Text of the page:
Suburban Parents, Are We Deluding Ourselves?

Parents prefer relationships to data. Most of us enjoy people more than numbers and like parent-teacher conferences better than bar graphs. We take comfort in knowing that our kids are being educated in a safe space and worry very little about the high school profile or SAT participation rate in our town.

It’s human nature to listen to our hearts instead of our heads, and it’s normal to be driven by connections we feel to teachers and coaches and school leaders to whom we entrust our children every day.

Hard truths, however, are better learned early than too late. Parents in my little state of Rhode Island deserve to know how their kids match up educationally against kids from Massachusetts, Connecticut and even Maryland. Is the education they’re receiving as good as it feels like it is, or are there systemic and measurable deficiencies that parents need to acknowledge?

And will those deficiencies impact the future that they have already envisioned and perhaps even planned for their children?

For example, many parents do not realize that their child’s high school profile has a significant impact on how college admissions officers view their application. And unfortunately for top-tier students especially, their applications are looked at less favorably because of what other kids in their class are or are not doing.

It’s hard to explain to a kid with a near perfect SAT score that the percentage of their classmates who take the SAT (and their scores) could have an impact on his or her chances of getting into a highly selective college or university. But it’s true. And honest college admissions officers will admit that a high school’s overall academic reputation, which includes SAT and college acceptance data, does make a difference for individual applications.

In my suburban community in Rhode Island, for example, parents are always shocked when I tell them that our SAT participation rate currently sits at 61 percent; in other words, only 61 percent of our graduates have the option of attending a four-year college. (There are a few highly selective colleges that don’t require the SAT but their impact on the data is negligible because so few students from my community apply to them.)

They are even more floored when I tell them that the two most affluent towns in our state also have SAT participation rates of below 80 percent. “How can that be?” is usually their immediate response.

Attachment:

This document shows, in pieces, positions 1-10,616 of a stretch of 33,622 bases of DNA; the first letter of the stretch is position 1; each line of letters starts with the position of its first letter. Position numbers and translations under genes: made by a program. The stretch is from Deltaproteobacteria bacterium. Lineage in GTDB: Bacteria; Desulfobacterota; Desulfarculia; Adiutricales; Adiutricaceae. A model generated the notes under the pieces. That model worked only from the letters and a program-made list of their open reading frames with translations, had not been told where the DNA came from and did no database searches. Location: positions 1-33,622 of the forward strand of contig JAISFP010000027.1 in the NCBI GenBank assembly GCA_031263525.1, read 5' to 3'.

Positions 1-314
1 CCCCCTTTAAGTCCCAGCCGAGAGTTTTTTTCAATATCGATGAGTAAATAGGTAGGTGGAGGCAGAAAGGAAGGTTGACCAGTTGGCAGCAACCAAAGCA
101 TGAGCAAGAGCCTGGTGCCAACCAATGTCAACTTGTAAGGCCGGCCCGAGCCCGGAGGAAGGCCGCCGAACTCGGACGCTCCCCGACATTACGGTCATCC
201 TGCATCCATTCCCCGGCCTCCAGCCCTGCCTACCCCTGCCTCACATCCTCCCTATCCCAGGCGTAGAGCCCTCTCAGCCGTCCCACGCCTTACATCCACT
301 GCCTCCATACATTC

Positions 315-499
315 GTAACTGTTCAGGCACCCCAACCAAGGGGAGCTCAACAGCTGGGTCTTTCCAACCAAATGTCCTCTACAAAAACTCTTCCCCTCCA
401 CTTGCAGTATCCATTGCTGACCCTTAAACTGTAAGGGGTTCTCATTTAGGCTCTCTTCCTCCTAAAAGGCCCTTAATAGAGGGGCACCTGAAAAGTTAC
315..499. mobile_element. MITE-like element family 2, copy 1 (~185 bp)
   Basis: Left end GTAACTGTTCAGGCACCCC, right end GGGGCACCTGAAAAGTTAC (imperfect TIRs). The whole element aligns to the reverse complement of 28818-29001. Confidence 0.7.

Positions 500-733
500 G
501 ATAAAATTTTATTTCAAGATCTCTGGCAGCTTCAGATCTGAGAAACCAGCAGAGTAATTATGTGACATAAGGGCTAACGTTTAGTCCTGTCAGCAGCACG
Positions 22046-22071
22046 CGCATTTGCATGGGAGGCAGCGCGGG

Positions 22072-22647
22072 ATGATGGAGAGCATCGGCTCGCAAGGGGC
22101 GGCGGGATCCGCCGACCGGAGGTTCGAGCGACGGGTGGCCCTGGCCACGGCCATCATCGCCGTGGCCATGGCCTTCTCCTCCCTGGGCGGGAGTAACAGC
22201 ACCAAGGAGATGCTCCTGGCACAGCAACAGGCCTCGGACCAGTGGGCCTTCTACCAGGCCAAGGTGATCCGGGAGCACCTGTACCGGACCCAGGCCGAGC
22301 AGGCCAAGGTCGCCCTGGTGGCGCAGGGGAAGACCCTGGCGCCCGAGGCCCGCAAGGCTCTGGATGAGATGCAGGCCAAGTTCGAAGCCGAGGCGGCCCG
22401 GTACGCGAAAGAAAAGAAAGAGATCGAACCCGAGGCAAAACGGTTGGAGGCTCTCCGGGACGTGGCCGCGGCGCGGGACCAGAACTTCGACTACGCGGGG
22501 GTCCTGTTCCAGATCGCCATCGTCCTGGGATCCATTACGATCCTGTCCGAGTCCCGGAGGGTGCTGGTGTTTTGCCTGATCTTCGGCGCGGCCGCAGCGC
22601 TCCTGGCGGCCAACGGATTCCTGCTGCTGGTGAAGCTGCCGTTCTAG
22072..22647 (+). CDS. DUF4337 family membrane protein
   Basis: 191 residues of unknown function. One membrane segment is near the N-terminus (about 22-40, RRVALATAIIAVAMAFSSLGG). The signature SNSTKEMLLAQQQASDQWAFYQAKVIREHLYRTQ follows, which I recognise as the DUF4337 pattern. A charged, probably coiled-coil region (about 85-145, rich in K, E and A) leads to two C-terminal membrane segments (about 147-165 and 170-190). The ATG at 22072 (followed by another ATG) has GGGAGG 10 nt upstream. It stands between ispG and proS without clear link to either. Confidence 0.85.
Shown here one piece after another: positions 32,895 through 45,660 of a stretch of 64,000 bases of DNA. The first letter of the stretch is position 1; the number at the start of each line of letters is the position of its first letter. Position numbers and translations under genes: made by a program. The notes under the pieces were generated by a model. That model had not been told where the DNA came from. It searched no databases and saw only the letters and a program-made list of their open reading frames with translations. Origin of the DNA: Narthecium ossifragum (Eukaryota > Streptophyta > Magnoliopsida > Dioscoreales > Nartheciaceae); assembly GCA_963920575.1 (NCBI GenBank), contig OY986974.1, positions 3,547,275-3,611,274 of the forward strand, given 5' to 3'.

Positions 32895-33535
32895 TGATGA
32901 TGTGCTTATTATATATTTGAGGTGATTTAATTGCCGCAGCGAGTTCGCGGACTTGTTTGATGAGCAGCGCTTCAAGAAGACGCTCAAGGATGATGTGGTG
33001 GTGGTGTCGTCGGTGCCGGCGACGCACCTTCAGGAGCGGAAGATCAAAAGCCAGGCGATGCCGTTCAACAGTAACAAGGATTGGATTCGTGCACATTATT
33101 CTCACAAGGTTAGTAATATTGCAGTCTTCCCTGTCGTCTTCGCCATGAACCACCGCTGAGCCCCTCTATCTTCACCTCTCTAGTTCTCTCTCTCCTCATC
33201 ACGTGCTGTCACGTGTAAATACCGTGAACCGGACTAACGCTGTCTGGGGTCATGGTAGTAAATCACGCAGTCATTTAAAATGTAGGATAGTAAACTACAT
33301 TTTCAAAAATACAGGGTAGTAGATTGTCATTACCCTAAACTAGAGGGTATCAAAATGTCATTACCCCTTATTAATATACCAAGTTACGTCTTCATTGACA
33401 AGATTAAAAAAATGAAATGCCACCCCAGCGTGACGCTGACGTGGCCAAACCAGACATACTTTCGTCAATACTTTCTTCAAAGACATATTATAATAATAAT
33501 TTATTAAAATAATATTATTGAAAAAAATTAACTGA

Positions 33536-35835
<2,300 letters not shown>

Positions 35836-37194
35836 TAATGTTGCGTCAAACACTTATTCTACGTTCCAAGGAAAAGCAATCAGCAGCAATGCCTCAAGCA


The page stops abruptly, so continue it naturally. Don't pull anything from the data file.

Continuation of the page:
When I move on to the percentage of kids actually entering a four-year college after graduation, their disbelief seems compounded.

In Rhode Island, only 47 percent of non-urban graduates head straight to a four-year college after high school. Yes, that’s right: If we take out all the students living in our urban core (Providence, Pawtucket, Central Falls and Woonsocket), less than half of our graduates even head straight to a four-year college. Add to that the 18 percent who head straight to a two-year college and we are left with a grand total of 66 percent of suburban kids moving on to higher education upon graduating from high school.

When I was a student, a 66 percent was a D. And parents weren’t satisfied with D’s.

The question is, will the parents of Rhode Island start asking for A’s and B’s?

What do you think?
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Erika Sanzi

Erika Sanzi

Erika Sanzi spent a decade as a teacher and school dean before becoming a full-time education advocate. Her love for writing coupled with her willingness to take on people in power has led her to spend much of her time responding to status-quo protectors inclined to put adult interests ahead of kids. She is particularly focused on inequities in the system, persistent but surmountable achievement gaps, and what she sees as a culture of low expectations that disproportionately impacts low-income students of color. She is the mom of three young sons and you can often find her on the sidelines of their countless sports practices and games. She is committed to the belief that zip code isn’t destiny, that parents deserve choices when it comes to educating their children, and that too many “good” schools are falling down on the job in too many ways. Born and raised in Massachusetts, she now calls Rhode Island home with her boys, her husband, and her big fluffy dog, Griffey. She writes about her corner of New England at Good School Hunting.

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